We published a post related to school refusal and what to do about it
Based on societal expectations, most children will regularly and voluntarily go to school the majority of the time. When your child refuses to go to school, can be representative of a larger issue at play. It’s not always just your child being oppositional and argumentative, but could also be an expression of anxiety or depression. A thorough assessment of your child’s problems can be helpful to better understand why your child is refusing to go to school.
Difficulty with attending school is typically related to some form of emotional distress, often related to anxiety or depression. It is a serious issue, especially because the law mandates school attendance. It can cause severe consequences to not only their grades, but it can also negatively impact on both, peer and family relationships, influencing your child’s social and emotional learning.
Recent research shows that approximately 5% of children refuse to go to school, and typically occur between ages 5-6 and 10-11. One study evaluated 80 school-refusing children and found that 1/3rd had a disruptive behavioral disorder, and 1/5th had an anxiety or mood disorder. Within the domain of anxiety, researchers found that the most common anxiety disorders that contributed to school refusal were separation anxiety disorder (38%), social phobia (30%), and specific phobias (22%) (Berg et al, 1993; Last & Strauss, 1990)
Often times, these children may express physiological and somatic complaints, such as autonomic or gastrointestinal concerns. When you hear these complaints as a parent, it’s important to consider that psychological factors may be contributing to your children’s somatic complaints.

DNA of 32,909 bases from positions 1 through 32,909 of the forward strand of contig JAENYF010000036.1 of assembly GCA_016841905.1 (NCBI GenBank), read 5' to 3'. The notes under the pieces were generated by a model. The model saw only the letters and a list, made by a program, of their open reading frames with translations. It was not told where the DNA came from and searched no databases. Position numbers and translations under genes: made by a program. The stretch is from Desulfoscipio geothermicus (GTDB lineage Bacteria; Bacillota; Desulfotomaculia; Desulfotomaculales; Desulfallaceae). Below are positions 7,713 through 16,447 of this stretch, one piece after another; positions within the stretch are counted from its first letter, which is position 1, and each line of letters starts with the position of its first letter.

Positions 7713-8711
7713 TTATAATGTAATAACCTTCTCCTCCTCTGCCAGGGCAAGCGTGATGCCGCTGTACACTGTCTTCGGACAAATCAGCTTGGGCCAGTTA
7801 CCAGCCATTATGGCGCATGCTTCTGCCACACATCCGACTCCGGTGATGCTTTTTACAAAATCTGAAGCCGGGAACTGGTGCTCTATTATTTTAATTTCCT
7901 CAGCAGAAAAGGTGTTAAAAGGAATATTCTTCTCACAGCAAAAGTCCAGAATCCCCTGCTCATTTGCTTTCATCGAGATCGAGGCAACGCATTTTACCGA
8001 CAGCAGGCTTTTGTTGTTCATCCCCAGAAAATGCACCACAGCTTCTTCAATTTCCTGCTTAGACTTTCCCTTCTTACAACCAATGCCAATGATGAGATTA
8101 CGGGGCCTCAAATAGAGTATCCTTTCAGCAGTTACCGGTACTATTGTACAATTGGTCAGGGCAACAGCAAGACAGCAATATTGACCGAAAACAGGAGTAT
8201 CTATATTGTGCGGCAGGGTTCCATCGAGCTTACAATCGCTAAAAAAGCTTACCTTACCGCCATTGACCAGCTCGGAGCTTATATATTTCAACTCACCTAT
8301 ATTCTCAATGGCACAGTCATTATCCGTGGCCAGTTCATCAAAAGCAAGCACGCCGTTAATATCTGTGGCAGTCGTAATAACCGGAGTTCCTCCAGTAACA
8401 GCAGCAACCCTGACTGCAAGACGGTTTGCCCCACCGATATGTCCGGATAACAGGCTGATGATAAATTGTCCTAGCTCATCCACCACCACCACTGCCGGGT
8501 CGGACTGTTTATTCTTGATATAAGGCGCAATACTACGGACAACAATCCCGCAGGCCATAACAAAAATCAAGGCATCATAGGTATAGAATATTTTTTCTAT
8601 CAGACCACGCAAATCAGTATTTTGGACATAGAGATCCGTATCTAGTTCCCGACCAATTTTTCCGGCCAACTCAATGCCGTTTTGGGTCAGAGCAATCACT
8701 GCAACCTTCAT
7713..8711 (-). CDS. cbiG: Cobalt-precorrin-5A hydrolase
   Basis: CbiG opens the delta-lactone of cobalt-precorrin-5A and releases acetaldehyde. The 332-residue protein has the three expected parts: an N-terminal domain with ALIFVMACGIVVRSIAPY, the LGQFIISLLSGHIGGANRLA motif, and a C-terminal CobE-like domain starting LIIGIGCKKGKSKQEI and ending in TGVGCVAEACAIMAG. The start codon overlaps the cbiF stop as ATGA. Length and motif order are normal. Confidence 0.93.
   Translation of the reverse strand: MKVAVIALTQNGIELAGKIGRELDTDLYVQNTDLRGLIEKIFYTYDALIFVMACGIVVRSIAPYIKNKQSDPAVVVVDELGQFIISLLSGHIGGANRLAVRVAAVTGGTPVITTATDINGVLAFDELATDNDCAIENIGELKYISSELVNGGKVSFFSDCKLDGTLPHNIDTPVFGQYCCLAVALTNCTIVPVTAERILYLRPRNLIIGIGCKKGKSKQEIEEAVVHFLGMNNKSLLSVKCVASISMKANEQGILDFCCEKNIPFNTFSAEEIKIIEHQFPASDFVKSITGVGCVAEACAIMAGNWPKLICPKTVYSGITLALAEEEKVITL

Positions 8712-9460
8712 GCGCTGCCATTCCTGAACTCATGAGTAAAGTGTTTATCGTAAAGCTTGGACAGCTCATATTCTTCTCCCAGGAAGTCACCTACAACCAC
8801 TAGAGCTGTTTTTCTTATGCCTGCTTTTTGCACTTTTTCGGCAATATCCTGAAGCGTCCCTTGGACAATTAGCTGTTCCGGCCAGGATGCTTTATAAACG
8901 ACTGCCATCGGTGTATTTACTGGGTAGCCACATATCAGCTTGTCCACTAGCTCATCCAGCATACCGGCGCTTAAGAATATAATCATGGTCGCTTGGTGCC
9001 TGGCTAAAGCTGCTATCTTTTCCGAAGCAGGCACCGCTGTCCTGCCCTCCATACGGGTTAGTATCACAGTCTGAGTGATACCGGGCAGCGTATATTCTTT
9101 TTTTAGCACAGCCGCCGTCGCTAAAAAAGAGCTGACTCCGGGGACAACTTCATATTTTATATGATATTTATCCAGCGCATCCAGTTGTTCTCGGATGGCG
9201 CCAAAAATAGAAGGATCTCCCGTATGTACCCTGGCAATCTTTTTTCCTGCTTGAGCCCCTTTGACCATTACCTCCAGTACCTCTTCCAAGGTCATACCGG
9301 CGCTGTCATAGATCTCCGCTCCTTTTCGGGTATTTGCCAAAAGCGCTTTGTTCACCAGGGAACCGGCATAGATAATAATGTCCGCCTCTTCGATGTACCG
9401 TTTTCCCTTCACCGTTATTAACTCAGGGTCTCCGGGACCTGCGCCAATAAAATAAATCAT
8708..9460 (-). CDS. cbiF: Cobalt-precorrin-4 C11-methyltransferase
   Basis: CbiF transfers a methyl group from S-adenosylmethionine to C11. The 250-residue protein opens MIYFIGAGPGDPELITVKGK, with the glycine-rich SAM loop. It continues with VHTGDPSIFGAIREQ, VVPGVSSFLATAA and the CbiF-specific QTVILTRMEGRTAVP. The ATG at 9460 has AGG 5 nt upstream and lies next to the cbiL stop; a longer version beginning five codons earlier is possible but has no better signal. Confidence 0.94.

Additionally, school refusal may be due to several other reasons such as problematic family functioning, or academic and communicative frustration stemming from a learning disability. Before assuming the cause of school-refusal, it’s important to get a thorough assessment by a professional to identify the underlying cause of the truancy.
Fortunately, there are effective treatments available for school-refusing children. The American Academy of Child and Adolescent Psychiatry (AACAP) in 1997 provided a list of multimodal recommendations for school-refusing children, encouraging education and consultation initially, then behavioral or cognitive-behavioral strategies (such as exposure therapy, coping skills, contingency management, and behavioral plans) with family interventions. If the symptoms are severe enough, medication may be needed, but behavioral interventions should be the first line to address these issues (AACAP, 1997; Eville et al., 2001).
If you’re struggling with a school-refusing child, it’s important to get help from a professional to thoroughly assess and provide the most effective treatment recommendations for your child.
American Academy of Child and Adolescent Psychiatry (1997). Practice parameters for the assessment and treatment of children and adolescents with anxiety disorders. Journal of the American Academy of Child and Adolescent Psychiatry 36(suppl):69S–84S
Berg I, Butler A, Franklin J, Hayes H, Lucas C, Sims R, (1993). DSM-III-R disorders, social factors and management of school attendance problems in the normal population. Journal of Child Psychology and Psychiatry 34:1187–1203
Eville J. King, Gail A. Bernstein. (2001) School Refusal in Children and Adolescents: A Review of the Past 10 Years. Journal of the American Academy of Child & Adolescent Psychiatry, 40(2), 97-205. 10.1097/00004583-200102000-00014.
Last CG, Strauss CC, (1990). School refusal in anxiety-disordered children and adolescents. Journal of the American Academy of Child and Adolescent Psychiatry 29:31–35